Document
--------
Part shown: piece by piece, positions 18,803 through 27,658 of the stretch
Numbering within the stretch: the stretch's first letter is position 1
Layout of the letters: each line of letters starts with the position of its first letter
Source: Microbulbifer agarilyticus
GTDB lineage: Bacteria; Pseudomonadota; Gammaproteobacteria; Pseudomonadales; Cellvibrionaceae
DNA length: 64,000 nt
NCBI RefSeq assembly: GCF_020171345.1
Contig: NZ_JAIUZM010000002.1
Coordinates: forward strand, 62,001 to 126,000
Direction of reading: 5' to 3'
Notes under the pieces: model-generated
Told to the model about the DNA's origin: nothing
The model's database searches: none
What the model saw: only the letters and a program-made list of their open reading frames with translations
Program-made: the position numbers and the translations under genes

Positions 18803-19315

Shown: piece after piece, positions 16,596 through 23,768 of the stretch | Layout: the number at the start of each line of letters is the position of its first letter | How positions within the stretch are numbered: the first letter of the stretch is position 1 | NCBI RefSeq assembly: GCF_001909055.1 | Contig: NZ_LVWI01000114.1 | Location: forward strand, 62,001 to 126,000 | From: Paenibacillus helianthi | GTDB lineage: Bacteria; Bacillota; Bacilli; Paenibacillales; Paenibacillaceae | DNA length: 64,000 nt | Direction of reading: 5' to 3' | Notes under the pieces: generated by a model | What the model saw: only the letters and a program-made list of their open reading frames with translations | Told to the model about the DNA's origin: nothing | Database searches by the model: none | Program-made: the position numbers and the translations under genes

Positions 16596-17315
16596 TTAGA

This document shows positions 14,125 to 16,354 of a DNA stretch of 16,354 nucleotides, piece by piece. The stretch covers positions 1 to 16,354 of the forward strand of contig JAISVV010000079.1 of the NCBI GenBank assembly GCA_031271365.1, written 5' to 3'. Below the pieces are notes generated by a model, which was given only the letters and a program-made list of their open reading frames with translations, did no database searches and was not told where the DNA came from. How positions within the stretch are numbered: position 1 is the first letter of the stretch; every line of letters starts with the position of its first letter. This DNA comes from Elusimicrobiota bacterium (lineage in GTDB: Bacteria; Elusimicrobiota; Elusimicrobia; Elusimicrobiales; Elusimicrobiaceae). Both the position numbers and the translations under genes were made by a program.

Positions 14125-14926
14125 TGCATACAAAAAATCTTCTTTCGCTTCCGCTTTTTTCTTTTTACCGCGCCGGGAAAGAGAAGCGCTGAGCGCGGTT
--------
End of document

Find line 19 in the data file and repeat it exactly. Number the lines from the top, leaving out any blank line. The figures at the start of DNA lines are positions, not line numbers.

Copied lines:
16596 TTAGA